2009 Bizav Accidents Decrease as Flight Hours Decline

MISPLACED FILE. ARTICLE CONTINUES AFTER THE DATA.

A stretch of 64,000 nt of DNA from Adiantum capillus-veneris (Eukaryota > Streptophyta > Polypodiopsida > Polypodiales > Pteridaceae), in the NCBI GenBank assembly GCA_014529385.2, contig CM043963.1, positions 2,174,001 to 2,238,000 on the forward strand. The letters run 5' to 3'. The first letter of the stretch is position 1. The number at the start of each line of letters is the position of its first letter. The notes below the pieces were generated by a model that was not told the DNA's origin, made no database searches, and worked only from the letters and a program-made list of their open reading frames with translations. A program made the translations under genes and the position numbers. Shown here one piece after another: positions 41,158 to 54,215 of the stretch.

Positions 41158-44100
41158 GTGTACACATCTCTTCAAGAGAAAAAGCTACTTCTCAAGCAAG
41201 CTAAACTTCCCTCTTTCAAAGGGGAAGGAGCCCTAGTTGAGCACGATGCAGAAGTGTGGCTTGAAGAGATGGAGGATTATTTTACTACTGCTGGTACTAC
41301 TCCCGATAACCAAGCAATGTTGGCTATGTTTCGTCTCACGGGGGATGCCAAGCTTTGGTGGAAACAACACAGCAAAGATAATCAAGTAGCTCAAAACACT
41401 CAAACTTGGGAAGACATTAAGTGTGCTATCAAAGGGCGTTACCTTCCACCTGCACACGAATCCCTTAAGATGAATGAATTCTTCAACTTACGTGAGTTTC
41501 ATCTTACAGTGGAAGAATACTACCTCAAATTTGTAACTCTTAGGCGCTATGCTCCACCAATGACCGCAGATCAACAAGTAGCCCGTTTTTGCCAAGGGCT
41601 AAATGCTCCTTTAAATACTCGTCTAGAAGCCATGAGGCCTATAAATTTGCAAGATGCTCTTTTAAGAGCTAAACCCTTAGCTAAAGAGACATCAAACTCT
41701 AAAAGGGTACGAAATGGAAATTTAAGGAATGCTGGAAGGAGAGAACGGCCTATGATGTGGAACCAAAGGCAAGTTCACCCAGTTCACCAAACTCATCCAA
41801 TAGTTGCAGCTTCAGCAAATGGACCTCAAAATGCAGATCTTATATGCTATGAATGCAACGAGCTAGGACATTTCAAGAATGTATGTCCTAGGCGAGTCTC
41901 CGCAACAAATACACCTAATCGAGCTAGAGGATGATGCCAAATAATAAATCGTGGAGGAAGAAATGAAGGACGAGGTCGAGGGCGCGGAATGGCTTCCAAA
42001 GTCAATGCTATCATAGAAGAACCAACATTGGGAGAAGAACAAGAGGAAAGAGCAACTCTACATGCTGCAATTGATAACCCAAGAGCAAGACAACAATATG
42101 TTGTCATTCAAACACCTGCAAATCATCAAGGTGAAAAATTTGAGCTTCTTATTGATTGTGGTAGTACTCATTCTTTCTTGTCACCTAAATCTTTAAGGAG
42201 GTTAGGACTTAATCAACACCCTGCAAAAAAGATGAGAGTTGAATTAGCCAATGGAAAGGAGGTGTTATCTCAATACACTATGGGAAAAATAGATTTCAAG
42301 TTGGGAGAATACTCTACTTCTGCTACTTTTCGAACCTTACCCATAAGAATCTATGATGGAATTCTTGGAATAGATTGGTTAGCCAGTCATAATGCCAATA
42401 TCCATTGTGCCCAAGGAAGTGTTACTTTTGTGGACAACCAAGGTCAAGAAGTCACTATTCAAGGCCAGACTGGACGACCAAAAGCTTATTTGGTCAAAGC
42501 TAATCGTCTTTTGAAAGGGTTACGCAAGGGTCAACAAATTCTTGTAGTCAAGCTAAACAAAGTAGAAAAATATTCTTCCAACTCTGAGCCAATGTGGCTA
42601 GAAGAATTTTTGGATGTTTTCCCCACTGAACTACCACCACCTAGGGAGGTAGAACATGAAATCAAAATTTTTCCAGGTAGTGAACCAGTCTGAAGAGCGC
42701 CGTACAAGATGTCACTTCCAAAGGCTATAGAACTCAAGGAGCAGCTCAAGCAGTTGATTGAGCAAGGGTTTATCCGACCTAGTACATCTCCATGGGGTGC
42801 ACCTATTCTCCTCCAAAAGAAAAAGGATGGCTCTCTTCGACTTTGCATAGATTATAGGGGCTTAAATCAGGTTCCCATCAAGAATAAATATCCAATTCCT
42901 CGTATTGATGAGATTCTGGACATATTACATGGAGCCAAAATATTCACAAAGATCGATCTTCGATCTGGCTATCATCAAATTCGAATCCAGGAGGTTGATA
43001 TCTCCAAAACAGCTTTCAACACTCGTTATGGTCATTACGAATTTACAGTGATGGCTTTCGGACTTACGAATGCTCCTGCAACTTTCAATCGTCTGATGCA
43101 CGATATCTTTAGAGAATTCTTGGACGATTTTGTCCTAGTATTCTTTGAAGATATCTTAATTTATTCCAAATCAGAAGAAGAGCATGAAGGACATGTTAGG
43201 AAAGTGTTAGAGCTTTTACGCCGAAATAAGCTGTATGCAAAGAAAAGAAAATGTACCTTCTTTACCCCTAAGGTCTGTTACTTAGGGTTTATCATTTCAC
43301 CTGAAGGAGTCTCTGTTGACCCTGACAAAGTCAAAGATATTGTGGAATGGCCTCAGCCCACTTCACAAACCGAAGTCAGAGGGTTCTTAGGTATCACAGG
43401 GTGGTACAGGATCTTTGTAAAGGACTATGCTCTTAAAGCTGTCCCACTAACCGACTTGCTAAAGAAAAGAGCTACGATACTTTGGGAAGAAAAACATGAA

As flight activity last year declined from that of the previous year, so too did the number of U.S. business aircraft accidents, according to year-end statistics released yesterday by Boca Raton, Fla.-based industry safety analyst Robert E. Breiling Associates. In the business jet category, the total number of accidents for U.S.-registered aircraft saw a dramatic decline, from 23 in 2008 to eight in 2009. The lone fatal 2009 accident in the category came last month when a U.S.-registered Falcon 20D crashed in the Bahamas, killing the two-member flight crew. In 2008 there were five fatal accidents involving U.S.-registered business jets, for a total of 20 deaths. In the turboprop segment, the improvement was not as dramatic, as the overall number of accidents declined from 41 in 2008 to 36 last year; however, the number of fatal accidents decreased by more than half from 18 in 2008 to just seven last year. Last year, there were 30 fatalities in turboprop accidents, nearly half of them resulting from the crash last March of a Pilatus PC-12, compared with 38 people killed in turboprop accidents in 2008.